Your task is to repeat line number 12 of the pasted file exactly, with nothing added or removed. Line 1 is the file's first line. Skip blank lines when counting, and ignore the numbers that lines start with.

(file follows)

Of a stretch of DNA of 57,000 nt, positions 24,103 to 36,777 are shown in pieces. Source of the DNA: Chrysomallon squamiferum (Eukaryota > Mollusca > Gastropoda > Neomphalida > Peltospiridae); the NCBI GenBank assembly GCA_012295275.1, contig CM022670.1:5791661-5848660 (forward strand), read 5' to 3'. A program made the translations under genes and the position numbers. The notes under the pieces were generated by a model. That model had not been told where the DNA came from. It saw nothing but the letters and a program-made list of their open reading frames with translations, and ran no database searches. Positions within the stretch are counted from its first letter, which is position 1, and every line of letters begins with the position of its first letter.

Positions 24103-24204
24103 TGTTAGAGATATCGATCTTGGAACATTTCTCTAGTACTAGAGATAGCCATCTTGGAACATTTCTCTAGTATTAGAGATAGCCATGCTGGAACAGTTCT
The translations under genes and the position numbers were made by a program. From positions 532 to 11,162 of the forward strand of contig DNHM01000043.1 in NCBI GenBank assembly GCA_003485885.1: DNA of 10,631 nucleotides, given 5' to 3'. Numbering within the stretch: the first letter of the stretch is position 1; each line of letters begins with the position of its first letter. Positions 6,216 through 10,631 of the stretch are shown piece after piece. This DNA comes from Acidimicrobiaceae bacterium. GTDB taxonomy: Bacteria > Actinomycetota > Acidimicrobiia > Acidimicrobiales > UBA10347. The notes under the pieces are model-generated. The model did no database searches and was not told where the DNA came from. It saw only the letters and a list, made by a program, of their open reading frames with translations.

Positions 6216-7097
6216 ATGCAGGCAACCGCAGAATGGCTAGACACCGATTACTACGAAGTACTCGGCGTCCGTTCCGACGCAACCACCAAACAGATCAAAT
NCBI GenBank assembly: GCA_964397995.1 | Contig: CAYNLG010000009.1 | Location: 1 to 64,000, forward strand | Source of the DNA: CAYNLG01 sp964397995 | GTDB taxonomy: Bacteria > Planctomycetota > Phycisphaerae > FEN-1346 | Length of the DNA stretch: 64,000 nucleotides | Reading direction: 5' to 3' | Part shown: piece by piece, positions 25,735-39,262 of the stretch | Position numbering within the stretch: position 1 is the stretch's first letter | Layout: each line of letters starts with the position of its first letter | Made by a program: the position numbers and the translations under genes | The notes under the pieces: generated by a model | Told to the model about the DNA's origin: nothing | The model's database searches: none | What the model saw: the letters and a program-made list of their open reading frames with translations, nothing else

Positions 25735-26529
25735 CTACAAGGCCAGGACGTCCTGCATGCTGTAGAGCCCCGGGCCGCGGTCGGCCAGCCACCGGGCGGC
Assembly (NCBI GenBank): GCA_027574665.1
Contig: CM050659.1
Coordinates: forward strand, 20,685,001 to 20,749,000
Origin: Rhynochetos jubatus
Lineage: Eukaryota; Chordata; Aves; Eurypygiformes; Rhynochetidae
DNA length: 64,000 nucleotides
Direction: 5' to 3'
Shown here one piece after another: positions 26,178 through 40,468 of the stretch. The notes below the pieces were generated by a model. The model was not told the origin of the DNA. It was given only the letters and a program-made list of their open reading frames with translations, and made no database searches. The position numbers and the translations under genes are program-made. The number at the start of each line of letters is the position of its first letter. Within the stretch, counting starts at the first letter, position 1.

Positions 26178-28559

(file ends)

Coordinates: forward strand, 20,685,001 to 20,749,000